The Jumpstart Our Business Startups Act, a rare piece of legislation to have won backing from both the Democratic and Republican parties, has provisions to reduce the cost of regulatory filing, eases compliance norms and allows companies to keep vital data confidential for much longer. These changes have caught the attention in India among beleaguered venture investors seeking exits and founders eager to encash value in their companies.
Among them is Uday Challu, who had considered the prospect of listing his six-year-old startup iYogi on the American bourses but was deterred by stringent regulations. Having raised about 317 crore in venture capital, the remote technical services provider co-founded by Challu was due to offer an exit to investors. With the JOBS law in place, he is now upbeat.
“The passage of the JOBS Act has prompted us to file for listing in the US over the next year,” he said.
Analysts are of the view that more such venture-funded startups will seek a US listing in the coming months.
“Since the announcement of the JOBS Act, two of the companies we advise – one technology and a non-technology venture – have both initiated their listing process overseas,” said Yogesh Sharma, a partner at consulting firm Grant Thornton.
Flipkart, InMobi too Mull Listing
Other companies evaluating a US listing are InMobi, a technology provider for mobile advertising that raised $200 million from Japan’s Softbank late last year, and Flipkart, which received an infusion of up to $150 million from initial investors Tiger Global and Accel Partners.
Last year, Flipkart floated a holding company in Singapore and gave its chief financial officer Rajesh Magow a board seat. Magow, in an earlier job with online travel company MakeMyTrip, led the initial public offering process for a listing on the Nasdaq in 2010.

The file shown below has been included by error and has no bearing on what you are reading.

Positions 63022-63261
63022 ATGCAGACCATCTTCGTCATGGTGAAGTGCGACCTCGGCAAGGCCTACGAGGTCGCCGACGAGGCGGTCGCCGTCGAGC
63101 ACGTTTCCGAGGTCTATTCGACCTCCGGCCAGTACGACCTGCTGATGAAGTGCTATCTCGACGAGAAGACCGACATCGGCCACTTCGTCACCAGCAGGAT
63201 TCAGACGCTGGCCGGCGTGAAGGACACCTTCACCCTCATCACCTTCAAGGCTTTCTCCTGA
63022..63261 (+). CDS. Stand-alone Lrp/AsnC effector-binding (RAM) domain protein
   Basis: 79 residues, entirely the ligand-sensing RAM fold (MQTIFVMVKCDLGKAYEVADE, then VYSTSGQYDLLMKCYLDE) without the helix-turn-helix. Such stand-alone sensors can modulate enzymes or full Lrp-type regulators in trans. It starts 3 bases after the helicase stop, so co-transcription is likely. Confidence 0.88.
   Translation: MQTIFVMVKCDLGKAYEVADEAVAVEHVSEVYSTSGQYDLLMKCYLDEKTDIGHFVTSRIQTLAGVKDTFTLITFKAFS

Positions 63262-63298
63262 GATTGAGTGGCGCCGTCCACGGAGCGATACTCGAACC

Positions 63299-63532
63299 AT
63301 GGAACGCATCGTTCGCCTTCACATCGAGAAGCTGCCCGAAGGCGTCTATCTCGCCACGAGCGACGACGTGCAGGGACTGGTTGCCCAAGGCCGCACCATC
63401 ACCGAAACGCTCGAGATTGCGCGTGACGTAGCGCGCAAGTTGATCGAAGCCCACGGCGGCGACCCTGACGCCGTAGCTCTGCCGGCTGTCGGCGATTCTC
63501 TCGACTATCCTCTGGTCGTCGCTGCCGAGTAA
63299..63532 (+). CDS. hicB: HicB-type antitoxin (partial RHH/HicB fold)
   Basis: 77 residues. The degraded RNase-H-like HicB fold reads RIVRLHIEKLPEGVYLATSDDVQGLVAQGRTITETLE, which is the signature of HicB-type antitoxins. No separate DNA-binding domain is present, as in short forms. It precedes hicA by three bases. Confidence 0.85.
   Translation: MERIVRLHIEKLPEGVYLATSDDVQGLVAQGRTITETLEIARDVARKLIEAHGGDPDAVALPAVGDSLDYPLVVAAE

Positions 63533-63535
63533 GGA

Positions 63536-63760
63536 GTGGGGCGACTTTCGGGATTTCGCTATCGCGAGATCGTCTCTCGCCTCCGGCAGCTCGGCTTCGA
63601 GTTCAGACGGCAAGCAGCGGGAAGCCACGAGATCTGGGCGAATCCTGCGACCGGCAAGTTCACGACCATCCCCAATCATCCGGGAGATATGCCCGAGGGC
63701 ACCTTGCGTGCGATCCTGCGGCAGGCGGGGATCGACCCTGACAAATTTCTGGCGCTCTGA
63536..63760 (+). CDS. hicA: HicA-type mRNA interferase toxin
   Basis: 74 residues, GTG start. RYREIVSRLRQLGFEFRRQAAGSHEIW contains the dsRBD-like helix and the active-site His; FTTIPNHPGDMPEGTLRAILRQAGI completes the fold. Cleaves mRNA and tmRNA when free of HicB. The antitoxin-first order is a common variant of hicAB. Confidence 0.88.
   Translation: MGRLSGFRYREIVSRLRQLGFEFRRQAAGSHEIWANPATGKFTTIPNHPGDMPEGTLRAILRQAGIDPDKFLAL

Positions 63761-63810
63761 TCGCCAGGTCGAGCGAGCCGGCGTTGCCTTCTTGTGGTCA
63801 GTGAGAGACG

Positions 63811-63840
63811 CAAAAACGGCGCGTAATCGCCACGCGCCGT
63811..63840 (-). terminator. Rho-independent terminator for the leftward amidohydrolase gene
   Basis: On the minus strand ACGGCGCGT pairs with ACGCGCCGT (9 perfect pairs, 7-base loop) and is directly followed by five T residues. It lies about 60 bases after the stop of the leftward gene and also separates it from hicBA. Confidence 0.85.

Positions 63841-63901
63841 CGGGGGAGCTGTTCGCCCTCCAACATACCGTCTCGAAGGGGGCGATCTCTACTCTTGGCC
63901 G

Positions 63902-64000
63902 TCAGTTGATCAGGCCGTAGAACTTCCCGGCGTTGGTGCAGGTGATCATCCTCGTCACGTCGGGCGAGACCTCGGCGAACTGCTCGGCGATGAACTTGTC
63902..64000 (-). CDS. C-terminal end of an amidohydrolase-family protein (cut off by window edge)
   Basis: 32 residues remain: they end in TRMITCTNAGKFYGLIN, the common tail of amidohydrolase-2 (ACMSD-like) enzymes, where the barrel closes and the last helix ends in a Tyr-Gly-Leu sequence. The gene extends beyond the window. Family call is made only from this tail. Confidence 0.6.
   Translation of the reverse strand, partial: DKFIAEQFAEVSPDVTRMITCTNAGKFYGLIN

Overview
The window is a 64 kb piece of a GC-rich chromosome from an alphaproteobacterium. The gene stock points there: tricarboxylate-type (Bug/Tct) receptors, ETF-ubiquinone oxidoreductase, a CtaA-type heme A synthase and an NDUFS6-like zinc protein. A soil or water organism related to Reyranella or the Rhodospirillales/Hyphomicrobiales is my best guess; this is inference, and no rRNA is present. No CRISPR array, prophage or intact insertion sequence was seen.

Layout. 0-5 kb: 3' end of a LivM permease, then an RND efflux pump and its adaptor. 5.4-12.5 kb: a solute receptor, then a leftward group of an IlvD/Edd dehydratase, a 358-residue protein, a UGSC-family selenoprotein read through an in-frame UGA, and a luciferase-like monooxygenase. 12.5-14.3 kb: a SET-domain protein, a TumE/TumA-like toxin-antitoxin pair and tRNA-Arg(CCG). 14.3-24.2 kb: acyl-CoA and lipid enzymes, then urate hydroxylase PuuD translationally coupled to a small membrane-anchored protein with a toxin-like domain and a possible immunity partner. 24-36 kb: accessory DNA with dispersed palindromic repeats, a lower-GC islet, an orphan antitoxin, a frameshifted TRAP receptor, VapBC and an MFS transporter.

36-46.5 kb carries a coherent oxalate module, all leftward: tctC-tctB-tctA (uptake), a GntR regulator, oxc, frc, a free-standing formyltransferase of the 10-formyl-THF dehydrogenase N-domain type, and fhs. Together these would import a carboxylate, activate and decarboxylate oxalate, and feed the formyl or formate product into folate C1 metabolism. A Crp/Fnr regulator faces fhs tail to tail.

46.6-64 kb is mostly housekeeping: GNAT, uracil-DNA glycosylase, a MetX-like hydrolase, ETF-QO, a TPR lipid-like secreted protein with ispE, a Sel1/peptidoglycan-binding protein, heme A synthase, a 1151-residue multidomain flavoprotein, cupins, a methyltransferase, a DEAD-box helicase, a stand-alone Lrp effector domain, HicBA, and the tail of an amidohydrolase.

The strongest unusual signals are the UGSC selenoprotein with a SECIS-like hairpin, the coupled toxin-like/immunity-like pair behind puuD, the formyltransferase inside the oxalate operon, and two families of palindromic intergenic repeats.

MakeMyTrip’s share sale was the last IPO by an Indian company in the US, after those of Genpact and WNS Holdings. Flipkart and InMobi declined comment.
Entrepreneurs say the entire filing process has been simplified by the passage of the law.
One of the key regulations in the JOBS Act is that it relaxes the provision giving emerging growth companies five years as opposed to the earlier limit of two years to meet compliance norms.
This means that now for a period of five years, emerging fast growth companies in the US will be exempt from review by external auditors, resulting in significant cost savings.
“The key advantage in my view is the confidential filing which means that unlike in the past financial data can remain confidential till three weeks before the filling date,” said Dhruv Shringi, founder of online travel company Yatra.com.
Within the investment community, investors see the law as a catalyst for strong exits. “US markets have always given better value and premium for technology companies and now the Act makes it far easier for companies overseas to list in America,” said Kanwal Rekhi, founder of Inventus Capital, an early stage fund that has backed startups such as online ticketing firm RedBus.
Read original article here: economictimes.indiatimes.com